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Human Resource Planning and Work Design | Assignment

Added on -2019-09-16

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Topic 2: Human Resource Planning and Work DesignHuman resource planning and work designAs you can see from our website, CERA is pretty clear about its vision and strategic choice. This is largely thanks to Mark French and Kellie Lincoln. We’ve sought to differentiate ourselves in the market by our high-contact service orientation and our innovativeness in design and engineering. One area that has been problematic for us has been workforce planning, or HR planning. We’ve tended to be fairly reactive to developments in our external environment. I guess also we’ve been fortunate that the work has grown at a rate that was manageable. But the attention to HR has been patchy, and it has only been recently that the company has turned its attention to HR in a serious way. In our senior executive team, I’d have to say that Kellie Lincoln and Jonathon Simon seem to be the most switched on when it comes to matters HR; but Rachel Amaro and Lane Scowcroft are lukewarm. I suspect that these two aren’t really very interested in my role as HR Manager, though they’ve never said it in so many words. Susumu Takada, the Manager, Finance, Legal and Administration, is supportive although I’m not sure how much he really gets what HR is about beyond payroll and administrative staffing transactions.I decided some time ago to bite the bullet on workforce planning, especially after doing some informal canvassing of industry figures and our own people about CERA’s prospects in the next five years or so. I thought it best to meet with each of the managers separately to test the wind before going too far. I decided to start off with Kellie and Jonathon, the two most switched on people.”“We met over a coffee at the cafe just near our building. Kellie Lincoln was pretty impressive, I must say. She had the figures on projected demand just about at her fingertips, and she could see the need for CERA to move beyond its core metropolitan footprint. She could also see that as Lane’s work on smart structures took off, the skills set of her team would need to diversify. In particular, she spoke of the need for a stronger environmental engineering focus in our people, as well as needing an adaptivecapability to work on specific and unique engineering challenges faced in rural areas if CERA went down the path of moving outside greater Sydney.”“Jonathon Simon echoed Kellie’s views, especially on the need for environmental engineering capability. He also pointed to the need for his people to become a lot smarter at doing more sophisticated environmental impact assessments involving a broader range of stakeholders. Although he was fairly confident that his group was well positioned for some of the challenges ahead, he was cautious because the planning division was a small, tight team and there wasn’t room for mismatches between demand and supply of professional skills.”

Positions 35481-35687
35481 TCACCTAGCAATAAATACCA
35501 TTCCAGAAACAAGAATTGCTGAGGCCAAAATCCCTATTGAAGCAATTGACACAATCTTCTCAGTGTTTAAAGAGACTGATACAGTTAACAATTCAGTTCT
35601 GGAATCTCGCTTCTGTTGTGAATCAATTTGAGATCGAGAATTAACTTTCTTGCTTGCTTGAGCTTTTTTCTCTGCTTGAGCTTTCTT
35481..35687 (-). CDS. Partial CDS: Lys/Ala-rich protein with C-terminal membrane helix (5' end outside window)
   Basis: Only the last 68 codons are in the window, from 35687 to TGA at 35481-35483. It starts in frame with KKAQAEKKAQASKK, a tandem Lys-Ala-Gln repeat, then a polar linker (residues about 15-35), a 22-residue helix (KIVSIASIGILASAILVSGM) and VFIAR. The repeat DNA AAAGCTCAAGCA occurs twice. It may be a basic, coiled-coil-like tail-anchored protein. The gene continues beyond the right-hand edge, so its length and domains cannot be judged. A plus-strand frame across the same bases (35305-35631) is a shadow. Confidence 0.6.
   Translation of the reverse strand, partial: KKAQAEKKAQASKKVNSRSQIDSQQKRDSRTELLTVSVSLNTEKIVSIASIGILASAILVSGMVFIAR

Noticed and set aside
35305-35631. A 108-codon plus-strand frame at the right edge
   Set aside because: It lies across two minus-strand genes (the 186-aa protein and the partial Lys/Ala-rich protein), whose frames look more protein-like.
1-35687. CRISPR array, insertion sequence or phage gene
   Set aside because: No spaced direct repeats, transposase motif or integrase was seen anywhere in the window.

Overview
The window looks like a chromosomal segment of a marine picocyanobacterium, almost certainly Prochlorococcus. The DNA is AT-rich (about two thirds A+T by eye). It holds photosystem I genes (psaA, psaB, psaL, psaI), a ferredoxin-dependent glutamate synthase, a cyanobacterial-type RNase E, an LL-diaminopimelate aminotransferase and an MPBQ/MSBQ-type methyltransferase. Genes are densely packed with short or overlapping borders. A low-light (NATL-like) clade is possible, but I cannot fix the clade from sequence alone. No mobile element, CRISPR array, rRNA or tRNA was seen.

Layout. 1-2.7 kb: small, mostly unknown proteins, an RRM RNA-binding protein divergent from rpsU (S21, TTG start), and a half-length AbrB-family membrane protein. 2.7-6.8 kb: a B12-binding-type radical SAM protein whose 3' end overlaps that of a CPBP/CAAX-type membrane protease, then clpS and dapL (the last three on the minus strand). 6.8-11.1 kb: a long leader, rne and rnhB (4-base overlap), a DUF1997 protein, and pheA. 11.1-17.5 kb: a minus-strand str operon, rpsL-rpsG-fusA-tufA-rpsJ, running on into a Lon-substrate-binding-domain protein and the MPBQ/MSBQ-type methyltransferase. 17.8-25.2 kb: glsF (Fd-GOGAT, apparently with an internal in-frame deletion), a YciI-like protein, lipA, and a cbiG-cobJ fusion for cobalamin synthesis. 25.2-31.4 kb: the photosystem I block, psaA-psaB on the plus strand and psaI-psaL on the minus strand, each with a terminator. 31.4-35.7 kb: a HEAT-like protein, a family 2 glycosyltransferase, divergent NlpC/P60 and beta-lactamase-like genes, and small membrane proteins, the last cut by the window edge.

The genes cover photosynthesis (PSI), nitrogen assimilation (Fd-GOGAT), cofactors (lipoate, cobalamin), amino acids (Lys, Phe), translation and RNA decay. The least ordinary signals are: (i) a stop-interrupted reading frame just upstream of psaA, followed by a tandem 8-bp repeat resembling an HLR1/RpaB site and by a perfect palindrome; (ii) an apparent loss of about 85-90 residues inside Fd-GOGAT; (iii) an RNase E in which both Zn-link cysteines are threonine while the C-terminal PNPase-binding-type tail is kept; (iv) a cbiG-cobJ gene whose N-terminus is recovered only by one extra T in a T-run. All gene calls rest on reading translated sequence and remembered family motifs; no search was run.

“Things went differently when I met with Rachel Amaro and Lane Scowcroft. I met with each one separately in their offices. Rachel was cool towards the idea of investing the time and effort in developing a workforce plan for CERA.”“Israel, we’ve managed pretty well for several years; why do we need this now?.... No offence, but it seems that since you’ve joined us, we’re suddenly ramping up the work that we have to doin HR. I mean, we are the front-facing groups that pull in the business, and your people are creating extra work for us and pushing more overhead on to us. I really don’t see the need for this extra work."No way. I know what I’ve got, and I think I know what I need. If I need people, I know whom to go to. The way things are going, I reckon we will need to grow a tad more in the next 12 months. Short answer: I have a plan and I don’t think CERA needs this workers planning, or whatever it is. Now, is there anything else?”0.As for Susumu, well he was broadly in support. He’s doesn’t seem to be all that cluey on HR matters, but he is something of an ally, I guess, and he doesn’t want to rock the boat anyways. Mark French had the ‘casting vote’, and with Kellie and Jonathon on side it was pretty much a fait accompli that CERA was on its way to developing its first workforce plan. Unfortunately, having come this far, things got worse before they got better.My team and I had had several meetings to work out how we would tackle this. Basically, our approach was to keep it simple – a four stage process:Stage 1 Gather external market data on potential demand under two scenarios (greaterSydney only, and expansion into regional NSW while continuing to grow in the greater Sydney markets that we were already working in). The data we had was a bit 'rubbery' and somewhat dated, but it was the best we could get.Stage 2: Run a workshop with the managers and their 2ICs to try to get a fix on translating the demand numbers into staffing. The managers had an uneven understanding of how to do this, but we muddled through and came up with some resasonable 'guesstimates' (something is better than nothing, perhaps).Stage 3 Take an inventory of numbers, skills and demographics in our current staffing.Stage 4: Analyse the gap/s and work out how to deal with them. Look at options; you know, if there is a surplus or a shortage, and so on. The usual textbook approach.